Baby Love

In the midst of the pandemic as well as my deep despair over everything that is going on in the world right now, comes a welcome respite of joy and gratitude.

My only sister and her husband became grandparents last night, to a perfect little girl who was longed for and whose mom went nine days overdue before finally going into labour late yesterday morning. I am brimming with happiness for them all.

Due to Covid-19 restrictions, my nephew was only permitted to stay in the hospital during labour and delivery, so like my sister and her husband and her other grandparents, he now has to wait until mother and baby are discharged to be with them.

A side note: when this same nephew was a baby and my firstborn was a young girl, she absolutely adored him. How do I know? Back then, she had a locket. She kept a pic of him in that locket along with a pic of herself. I smile whenever I think of it.

I can’t help but recall how thrilled I was when I became a grandmother fourteen years ago, to a dear little bundle who felt like a gift from heaven for all of us. And now my memories take me back to the day my own daughter was born.
I became a mom when I was barely a woman myself. So young I was, a child having a child. It didn’t take long, though, for me to make my baby a priority and to fall in love in a way I never had before.

Eight years ago, I wrote a short poem about it.

Baby Love

Remembering that day in June
when you were small and pink and new
your needs so urgent, your helplessness
eclipsing all I’d planned to do

Your eyes, the bluest I’ve ever seen
gazed into mine, I drank you in
strawberry mark on your behind
that perfect dimple in your chin

The tiny o your lips would make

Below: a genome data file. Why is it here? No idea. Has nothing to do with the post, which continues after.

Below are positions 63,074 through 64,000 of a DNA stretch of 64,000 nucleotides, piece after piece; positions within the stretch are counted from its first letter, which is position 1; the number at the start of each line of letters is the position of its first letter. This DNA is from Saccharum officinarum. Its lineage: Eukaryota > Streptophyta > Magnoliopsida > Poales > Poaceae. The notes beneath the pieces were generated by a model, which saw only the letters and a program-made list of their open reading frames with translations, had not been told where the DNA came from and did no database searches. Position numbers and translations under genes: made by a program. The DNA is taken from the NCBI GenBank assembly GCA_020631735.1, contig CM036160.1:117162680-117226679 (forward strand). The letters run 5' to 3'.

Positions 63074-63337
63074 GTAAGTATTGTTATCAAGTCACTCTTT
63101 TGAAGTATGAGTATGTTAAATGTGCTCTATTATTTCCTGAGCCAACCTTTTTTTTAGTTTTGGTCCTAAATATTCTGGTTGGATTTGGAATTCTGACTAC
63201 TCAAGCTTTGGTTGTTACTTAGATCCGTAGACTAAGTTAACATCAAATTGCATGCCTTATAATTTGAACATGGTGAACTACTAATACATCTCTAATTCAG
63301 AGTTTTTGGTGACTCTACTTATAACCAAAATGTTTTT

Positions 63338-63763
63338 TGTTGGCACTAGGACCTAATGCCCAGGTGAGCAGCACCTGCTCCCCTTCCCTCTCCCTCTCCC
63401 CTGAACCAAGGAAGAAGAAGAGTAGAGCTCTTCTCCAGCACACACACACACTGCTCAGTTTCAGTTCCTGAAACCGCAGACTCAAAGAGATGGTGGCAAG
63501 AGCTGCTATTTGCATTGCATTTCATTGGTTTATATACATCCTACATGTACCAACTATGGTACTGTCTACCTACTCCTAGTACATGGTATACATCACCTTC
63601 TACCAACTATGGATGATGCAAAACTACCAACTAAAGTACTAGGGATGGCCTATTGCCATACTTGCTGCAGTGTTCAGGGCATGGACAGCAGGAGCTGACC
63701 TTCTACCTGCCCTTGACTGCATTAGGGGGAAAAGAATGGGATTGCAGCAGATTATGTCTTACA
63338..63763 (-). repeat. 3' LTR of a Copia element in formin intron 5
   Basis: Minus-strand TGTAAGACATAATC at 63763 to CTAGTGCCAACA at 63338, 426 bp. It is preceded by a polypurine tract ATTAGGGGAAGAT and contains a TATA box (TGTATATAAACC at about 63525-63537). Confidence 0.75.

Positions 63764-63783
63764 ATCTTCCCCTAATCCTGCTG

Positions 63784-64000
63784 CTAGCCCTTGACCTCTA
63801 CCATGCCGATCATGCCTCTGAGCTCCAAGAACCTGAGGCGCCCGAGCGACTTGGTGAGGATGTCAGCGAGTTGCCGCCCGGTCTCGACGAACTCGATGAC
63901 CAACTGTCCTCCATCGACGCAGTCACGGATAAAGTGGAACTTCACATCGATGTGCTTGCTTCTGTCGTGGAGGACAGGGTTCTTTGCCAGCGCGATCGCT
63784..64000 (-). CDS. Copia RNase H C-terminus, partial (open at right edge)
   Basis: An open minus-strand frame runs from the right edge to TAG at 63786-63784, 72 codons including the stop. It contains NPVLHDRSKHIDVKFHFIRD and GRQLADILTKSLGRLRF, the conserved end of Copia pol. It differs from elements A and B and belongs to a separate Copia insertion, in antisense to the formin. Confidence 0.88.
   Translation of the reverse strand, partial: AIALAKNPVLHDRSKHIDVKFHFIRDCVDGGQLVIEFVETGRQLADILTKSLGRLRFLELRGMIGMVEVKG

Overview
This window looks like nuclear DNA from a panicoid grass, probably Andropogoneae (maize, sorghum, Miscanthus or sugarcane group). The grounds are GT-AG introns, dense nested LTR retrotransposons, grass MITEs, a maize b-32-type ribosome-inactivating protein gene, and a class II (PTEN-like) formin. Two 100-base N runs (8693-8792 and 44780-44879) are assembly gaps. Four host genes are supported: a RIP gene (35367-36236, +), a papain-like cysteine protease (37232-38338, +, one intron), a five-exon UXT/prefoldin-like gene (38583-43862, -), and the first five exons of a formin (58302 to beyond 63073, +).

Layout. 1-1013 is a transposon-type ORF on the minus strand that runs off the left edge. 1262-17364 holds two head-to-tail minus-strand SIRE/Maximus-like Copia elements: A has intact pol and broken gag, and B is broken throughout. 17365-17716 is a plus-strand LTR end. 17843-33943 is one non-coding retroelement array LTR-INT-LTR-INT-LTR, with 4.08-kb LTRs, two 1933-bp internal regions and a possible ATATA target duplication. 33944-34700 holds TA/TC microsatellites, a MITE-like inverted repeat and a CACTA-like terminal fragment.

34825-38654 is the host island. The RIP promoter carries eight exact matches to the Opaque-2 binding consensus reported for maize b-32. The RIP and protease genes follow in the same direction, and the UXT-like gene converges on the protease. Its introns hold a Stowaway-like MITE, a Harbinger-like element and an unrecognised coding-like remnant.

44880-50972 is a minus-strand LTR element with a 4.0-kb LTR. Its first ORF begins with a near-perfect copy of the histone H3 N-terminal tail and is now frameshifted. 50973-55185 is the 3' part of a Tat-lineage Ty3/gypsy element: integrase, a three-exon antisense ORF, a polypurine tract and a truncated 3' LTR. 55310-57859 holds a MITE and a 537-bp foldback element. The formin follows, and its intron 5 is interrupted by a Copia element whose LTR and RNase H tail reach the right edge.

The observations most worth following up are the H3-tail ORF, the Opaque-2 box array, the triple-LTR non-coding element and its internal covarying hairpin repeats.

when, nursing done, you fell asleep
that newborn smell, the lightest heft—
who knew that love could feel so deep?

My firstborn with her firstborn 

What are you grateful for today?

Sunday Snaps: Hope*

If ever there was a time to have patience, we’re living it right now.

While we each strive to do our part in what is expected of us during this pandemic, I hold onto hope.

I hope the global outbreak will become a distant memory sooner rather than later.

I hope common sense and cooler heads prevail. In many ways, the outcome is up to us.

I hope, above all, we remember to preserve the most precious part of our humanity: our kindness and compassion for one another.

 Embrace hope
and stay healthy, everyone.

*Photo Challenge: Hope

Perry Boys – a Look Back

Given the COVID-19 pandemic, I’m having trouble concentrating long enough to compose an original post. So today I’ll share a post from exactly five years ago, a nostalgic look back to simpler times.

When my husband Paul was six years old, he and his family moved from Newtown – the little community in which we live now – to live in the capital city of St. John’s. Their parents relocated so that Paul’s oldest sibling David could attend the Vera Perlin school for his special needs.
On the day of the big move, Paul crawled up under the house – the actual house we live in now – in a show of protest. “Everyone should be able to live where they were born,” he argued through tears, but the die had been cast. He was pulled out and packed into the car with everyone else.

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On the very first day at their new school, Paul and his other brother Kevin, who is one year older, decided to walk home from school for lunch, despite being told to stay there and eat the lunch they’d brought. But when they saw other children going home, they wanted to go as well. Unfamiliar with their new neighbourhood, the two boys got lost, and Kevin started to cry.

Brave little Paul tried his best to console his big brother by distracting him. “Don’t cry, Kev. Look at the pigeons,” he said, pointing at a bunch of them as they waddled across the sidewalk, hoping the strange, tame city birds might cheer him up. It worked, and they ended up following a classmate to his house. Between the jigs and the reels, their dad had to leave work and go pick them up.

Let’s go back a couple of years when Paul was four and Kevin was five, to another time the younger boy displayed his wisdom. A new addition to the family of three boys had arrived, and this time, it was a girl! When their mom brought baby Julie Ann home, the boys crowded around to get a look at their new sister. Kevin’s eyes opened wide when her diaper came off to be changed. “Look, Paul,” he said, incredulous. “She ain’t got nar topper!” (penis)